Mar 24 2017

Emergency Illumination in Mechanical Rooms

Q: Is emergency lighting required for mechanical rooms?

A: The answer depends on whether the mechanical room has a designated aisle, the occupancy classification of the building, and whether it is an underground or widow-less structure. According to section 7.8 of the 2012 Life Safety Code the means of egress is required to be illuminated in the following locations in any occupancy:

  • Designated stairs
  • Designated aisles
  • Designated corridors
  • Designated ramps
  • Passageways leading to an exit.

As far as a mechanical room is concerned, if the room is large enough that there would be a designated aisle in the room, then it would require illumination.

But does the illumination in the mechanical room need to be connected to emergency power? According to section 7.9, emergency illumination room is dependent upon any one of the following:

  • If required by the occupancy chapter;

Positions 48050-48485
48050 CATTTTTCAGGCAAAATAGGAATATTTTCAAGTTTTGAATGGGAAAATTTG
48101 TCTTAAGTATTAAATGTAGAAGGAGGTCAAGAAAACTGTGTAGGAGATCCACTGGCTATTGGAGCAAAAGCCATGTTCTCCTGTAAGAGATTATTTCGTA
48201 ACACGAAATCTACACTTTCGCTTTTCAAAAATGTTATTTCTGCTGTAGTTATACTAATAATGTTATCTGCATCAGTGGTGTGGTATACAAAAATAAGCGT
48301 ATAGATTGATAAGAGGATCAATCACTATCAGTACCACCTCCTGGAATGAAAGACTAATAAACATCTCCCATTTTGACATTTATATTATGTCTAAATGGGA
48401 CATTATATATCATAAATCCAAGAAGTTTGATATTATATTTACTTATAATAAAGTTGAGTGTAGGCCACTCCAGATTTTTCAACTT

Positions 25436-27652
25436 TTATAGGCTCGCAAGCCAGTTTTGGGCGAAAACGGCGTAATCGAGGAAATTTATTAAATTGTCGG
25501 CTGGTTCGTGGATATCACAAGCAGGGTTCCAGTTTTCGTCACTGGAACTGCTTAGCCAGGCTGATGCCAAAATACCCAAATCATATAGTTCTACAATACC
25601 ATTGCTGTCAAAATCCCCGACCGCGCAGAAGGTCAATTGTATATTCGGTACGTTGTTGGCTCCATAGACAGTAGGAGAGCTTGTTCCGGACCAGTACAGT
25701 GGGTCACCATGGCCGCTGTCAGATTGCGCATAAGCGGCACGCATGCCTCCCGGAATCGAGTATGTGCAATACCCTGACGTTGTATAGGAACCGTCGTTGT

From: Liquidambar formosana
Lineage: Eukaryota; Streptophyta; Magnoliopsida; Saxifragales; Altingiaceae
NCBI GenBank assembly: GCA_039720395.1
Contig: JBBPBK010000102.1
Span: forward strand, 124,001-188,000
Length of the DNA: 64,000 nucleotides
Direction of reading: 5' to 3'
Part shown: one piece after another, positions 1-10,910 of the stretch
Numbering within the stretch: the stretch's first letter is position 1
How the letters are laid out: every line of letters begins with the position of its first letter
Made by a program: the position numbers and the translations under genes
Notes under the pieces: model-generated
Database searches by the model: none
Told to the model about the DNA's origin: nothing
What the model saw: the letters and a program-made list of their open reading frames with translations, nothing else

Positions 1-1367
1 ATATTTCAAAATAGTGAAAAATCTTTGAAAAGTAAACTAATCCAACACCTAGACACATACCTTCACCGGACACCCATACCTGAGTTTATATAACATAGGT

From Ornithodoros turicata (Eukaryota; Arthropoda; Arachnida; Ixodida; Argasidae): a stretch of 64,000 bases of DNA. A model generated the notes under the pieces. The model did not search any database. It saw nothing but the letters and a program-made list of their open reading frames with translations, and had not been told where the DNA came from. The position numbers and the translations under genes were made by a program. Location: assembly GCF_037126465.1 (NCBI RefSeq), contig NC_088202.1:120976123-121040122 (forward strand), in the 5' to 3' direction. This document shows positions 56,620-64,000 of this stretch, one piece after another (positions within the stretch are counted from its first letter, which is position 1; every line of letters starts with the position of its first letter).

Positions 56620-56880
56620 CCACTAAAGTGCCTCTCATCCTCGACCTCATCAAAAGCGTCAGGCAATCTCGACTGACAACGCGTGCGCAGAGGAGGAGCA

• If the building is an underground or windowless structure;
  • If the building is a high-rise building;
  • At doors equipped with delayed egress locks;

Healthcare occupancies and ambulatory healthcare occupancies do require emergency illumination (see 18/19/20/21.2.9.1), but business occupancies only require emergency illumination if the building is two or more stories in height above the level of exit discharge; if the occupancy is subject to 100 or more persons above or below the level of exit discharge; and if the occupancy is subject to 1,000 or more persons.

If the mechanical room is located inside a healthcare occupancy, then it would have to be connected to a Type 1 essential electrical emergency power system, which means the emergency illumination must be provided by onsite generators.

So, it depends where the mechanical room is located. But if it is located inside a hospital, and the mechanical room is large enough to have an aisle, then yes, emergency illumination would be required.